Which of them has a personal stake in improving city schools --- not to mention the expertise to produce improvement?

Yet, mark my words: As soon as the November election fiasco is concluded, the cry will go out again regarding the need for the entire community to produce improvement. How hypocritical is it to expect people to contribute when they can't even join the discussion, much less participate in decision-making?

Howard J. Eagle, Riverferry Way, Rochester

The big show

Often quoted advice to artists is, "Make it good; if you can't make it good, make it big, and if you can't make it big, make it red."

As organizer of the 2005 Salon des Refuses, a response by artists whose work was declined by the Rochester-Finger Lakes Exhibition, I had to find a suitable venue. After much searching, I found that only one venue satisfied all my criteria, the soon-to-open Image City Photography Gallery, at 730 University Avenue.

The only drawback was that it was not large enough to house the anticipated Salon. I recommended that we limit the size of the artwork, but I was resoundingly outvoted by the Salon Committee. Their feeling was that no one likes to be rejected even once, let alone twice. In retrospect, I am glad I was overruled. However, we had to find other spaces to house some of the larger works.

Sally Wood Winslow, director of the Center at High Falls Art Gallery, and investment representative Tom Kroon of Edward Jones Investments (at 706 University Avenue) fortunately offered their spaces, and we are very grateful to them. Some stunning, very large pieces were displayed, showing that an artwork can be big and good. One of them was by Lynne Feldman, a well-established, highly regarded artist who, according to City's reviewers, should have been in the Finger Lakes.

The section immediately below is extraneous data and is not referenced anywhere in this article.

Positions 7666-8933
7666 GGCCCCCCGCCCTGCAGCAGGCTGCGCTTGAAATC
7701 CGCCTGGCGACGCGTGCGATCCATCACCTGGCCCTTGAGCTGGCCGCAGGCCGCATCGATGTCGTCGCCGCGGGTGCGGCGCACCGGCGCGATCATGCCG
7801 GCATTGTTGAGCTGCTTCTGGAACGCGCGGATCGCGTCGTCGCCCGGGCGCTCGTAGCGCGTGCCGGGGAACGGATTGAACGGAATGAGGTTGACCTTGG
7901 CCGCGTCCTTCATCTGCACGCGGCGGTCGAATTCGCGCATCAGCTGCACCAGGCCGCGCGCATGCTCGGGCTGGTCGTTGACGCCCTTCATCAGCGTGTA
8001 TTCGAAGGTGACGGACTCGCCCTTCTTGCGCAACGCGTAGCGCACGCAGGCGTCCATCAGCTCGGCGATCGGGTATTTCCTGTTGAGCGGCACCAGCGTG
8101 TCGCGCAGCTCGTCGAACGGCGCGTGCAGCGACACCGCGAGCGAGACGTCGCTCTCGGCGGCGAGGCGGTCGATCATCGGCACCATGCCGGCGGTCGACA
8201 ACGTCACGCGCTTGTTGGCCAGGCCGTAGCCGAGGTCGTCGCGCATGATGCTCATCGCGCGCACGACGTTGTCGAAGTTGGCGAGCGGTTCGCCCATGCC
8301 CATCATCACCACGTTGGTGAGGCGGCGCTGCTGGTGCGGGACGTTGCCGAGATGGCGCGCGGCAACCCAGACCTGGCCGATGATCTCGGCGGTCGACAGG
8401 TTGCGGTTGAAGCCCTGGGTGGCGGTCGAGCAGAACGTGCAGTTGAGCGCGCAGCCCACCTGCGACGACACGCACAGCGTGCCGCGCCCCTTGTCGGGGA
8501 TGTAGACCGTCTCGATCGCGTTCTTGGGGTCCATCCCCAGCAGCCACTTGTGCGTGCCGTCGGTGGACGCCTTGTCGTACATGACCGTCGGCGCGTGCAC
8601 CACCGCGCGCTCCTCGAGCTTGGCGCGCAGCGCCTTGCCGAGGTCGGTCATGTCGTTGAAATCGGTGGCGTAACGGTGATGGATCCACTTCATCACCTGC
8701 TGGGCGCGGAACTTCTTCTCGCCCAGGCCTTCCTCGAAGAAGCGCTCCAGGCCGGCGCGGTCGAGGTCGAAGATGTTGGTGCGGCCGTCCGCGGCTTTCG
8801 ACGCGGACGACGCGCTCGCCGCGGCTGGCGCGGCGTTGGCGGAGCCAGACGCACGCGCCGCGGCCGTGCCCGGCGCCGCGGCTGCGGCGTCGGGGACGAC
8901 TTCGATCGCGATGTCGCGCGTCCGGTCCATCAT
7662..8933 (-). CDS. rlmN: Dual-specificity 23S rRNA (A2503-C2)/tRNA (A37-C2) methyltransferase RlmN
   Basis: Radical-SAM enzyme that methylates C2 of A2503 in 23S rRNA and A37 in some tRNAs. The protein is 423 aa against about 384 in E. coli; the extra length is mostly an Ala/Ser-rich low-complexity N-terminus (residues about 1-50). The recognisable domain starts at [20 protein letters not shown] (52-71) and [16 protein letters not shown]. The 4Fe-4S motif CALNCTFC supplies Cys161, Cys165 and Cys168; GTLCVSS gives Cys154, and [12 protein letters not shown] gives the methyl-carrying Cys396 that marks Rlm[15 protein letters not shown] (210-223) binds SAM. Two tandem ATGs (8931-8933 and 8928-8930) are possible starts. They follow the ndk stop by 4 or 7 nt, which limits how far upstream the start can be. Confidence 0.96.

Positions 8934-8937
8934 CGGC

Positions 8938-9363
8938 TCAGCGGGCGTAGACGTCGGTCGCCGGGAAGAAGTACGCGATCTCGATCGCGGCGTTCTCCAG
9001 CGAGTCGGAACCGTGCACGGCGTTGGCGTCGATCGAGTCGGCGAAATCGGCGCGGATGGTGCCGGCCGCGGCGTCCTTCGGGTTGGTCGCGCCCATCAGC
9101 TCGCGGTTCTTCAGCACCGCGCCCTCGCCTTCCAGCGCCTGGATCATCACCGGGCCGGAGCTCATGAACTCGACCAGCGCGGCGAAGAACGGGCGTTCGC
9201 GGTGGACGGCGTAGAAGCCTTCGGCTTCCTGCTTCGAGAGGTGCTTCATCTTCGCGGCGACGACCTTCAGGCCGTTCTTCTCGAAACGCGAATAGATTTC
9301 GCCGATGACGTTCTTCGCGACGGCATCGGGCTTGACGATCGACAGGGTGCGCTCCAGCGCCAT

Even though the Salon at ICPG, is over, it continues at High Falls till the end of the summer, and a few artworks (including Feldman's) will remain at Edward Jones for a limited time. Do go see them.

I am gratified that the Salon has accomplished its goals: complement the Finger Lakes by showing work that would not have been seen, assuage the great disappointment felt by many artists upon being declined by the Finger Lakes, and show the public that just because something was declined by two jurors, it does not mean that it is not excellent work.

A by-product of the Salon was that ICPG, of which I am a founding member, became part of the art scene, as over 500 viewers passed through on opening night alone. The grand opening of ICPG will feature the Members' Show on September 16, and it will be part of Gallery Night.

I want to thank City for the outstanding and even-handed coverage of the two major art exhibits: the venerable Rochester-Finger Lakes Exhibition and the upstart Salon des Refuses.

Dan Neuberger, Wendover Road, Brighton